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Golf and bill-signing occupy Obama’s day

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    President Barack Obama’s motorcade hit the road yesterday, headed to Luana Hills Country Club.

President Barack Obama is getting plenty of exercise to start the year.

The president worked out for about an hour at Marine Corps Base Hawaii yesterday before playing a round of golf with friends at Luana Hills Country Club.

The scenic links are located in a lush valley along the Koolau mountains, a few miles from the oceanside home that Obama is renting.

Obama golfed with friends Marty Nesbitt, Bobby Titcomb and Mike Ramos, leaving in the motorcade at 6:20 p.m.

Luana Hills also hosted former President Bill Clinton when he was in office.

Yesterday, Obama took time out of his vacation to sign into law one of the surprise accomplishments of the lame-duck Congress: a measure covering the cost of medical care for rescue workers and others sickened by toxic fumes and dust after the 2001 terrorist attack on the World Trade Center.

"We will never forget the selfless courage demonstrated by the firefighters, police officers and first responders who risked their lives to save others," Obama said in a statement. "I believe this is a critical step for those who continue to bear the physical scars of those attacks."

To become law, the bill required Obama’s signature before he returned to Washington tomorrow, so he signed it at his rented beachfront home on Kailuana Place. The official copy was flown to Hawaii by a White House staff member who was traveling here anyway, said deputy press secretary Bill Burton.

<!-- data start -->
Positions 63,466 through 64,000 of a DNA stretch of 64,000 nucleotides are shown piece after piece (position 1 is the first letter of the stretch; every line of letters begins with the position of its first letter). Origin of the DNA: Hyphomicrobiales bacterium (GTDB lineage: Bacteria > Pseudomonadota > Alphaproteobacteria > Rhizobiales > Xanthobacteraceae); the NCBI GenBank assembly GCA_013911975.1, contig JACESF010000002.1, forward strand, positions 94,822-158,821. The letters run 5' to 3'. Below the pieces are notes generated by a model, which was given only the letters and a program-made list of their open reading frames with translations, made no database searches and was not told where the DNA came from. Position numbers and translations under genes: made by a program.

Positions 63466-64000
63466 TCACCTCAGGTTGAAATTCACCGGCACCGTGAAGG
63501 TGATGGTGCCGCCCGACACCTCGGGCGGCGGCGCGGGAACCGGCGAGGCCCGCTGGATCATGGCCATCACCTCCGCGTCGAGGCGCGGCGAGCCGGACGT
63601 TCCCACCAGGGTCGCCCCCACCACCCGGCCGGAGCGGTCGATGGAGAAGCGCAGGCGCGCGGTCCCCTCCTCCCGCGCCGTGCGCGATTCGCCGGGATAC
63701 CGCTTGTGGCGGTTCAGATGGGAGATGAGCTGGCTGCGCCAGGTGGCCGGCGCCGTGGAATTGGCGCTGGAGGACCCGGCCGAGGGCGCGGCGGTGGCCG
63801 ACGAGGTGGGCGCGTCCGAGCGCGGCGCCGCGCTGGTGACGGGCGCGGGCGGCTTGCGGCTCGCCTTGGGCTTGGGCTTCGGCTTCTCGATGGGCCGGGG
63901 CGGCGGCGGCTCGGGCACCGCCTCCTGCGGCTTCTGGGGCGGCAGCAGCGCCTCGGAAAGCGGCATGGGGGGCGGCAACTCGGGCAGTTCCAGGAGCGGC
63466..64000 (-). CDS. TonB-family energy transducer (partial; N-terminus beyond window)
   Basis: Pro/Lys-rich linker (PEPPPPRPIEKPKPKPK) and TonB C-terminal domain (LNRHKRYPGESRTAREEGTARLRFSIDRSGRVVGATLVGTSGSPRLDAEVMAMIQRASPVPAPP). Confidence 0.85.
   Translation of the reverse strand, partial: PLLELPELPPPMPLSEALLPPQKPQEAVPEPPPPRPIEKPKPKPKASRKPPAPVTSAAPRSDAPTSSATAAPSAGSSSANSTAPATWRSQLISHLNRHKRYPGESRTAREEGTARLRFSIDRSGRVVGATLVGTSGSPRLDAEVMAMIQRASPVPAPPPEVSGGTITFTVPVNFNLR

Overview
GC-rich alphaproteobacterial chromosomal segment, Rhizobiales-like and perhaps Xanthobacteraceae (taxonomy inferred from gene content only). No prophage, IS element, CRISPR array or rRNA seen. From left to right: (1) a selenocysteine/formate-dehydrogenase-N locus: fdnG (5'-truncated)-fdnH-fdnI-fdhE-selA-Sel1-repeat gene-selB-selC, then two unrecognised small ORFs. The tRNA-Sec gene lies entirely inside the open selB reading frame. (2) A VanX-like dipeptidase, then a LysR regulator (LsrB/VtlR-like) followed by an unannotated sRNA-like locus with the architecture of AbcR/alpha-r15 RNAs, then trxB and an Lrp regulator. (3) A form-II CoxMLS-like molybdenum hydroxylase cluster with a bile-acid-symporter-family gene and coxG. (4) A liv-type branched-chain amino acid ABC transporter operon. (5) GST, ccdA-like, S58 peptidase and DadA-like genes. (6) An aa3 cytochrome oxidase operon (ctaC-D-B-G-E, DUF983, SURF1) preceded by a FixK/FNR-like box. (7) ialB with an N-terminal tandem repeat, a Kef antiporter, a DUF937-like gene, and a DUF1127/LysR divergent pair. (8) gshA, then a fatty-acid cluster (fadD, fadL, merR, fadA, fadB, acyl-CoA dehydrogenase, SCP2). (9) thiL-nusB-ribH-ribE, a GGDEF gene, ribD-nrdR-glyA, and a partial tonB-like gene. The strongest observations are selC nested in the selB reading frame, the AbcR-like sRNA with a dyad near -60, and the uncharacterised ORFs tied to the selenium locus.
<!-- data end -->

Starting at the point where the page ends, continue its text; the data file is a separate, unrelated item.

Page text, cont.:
Dozens of aides and support personnel have been stationed at the Westin Moana Surfrider in Waikiki while Obama has vacationed here.

Typically before sunup, press aides already have read through the morning news and begun reaching out to reporters. National security staff members prepare an intelligence briefing for Obama, often delivered in person by aides Nick Rasmussen and Ben Rhodes.

Advance teams and Secret Service agents fan out across the island in preparation for any trips the president might take beyond his rental home.

With a five-hour time gap between Honolulu and Washington, the day is sometimes even longer for officials who must tend to concerns in each city.

"It’s not that hard to give the impression that you’ve really been working on vacation when the work keeps coming," said Burton.

Obama and his family are expected to leave Hawaii for Washington, D.C., today.

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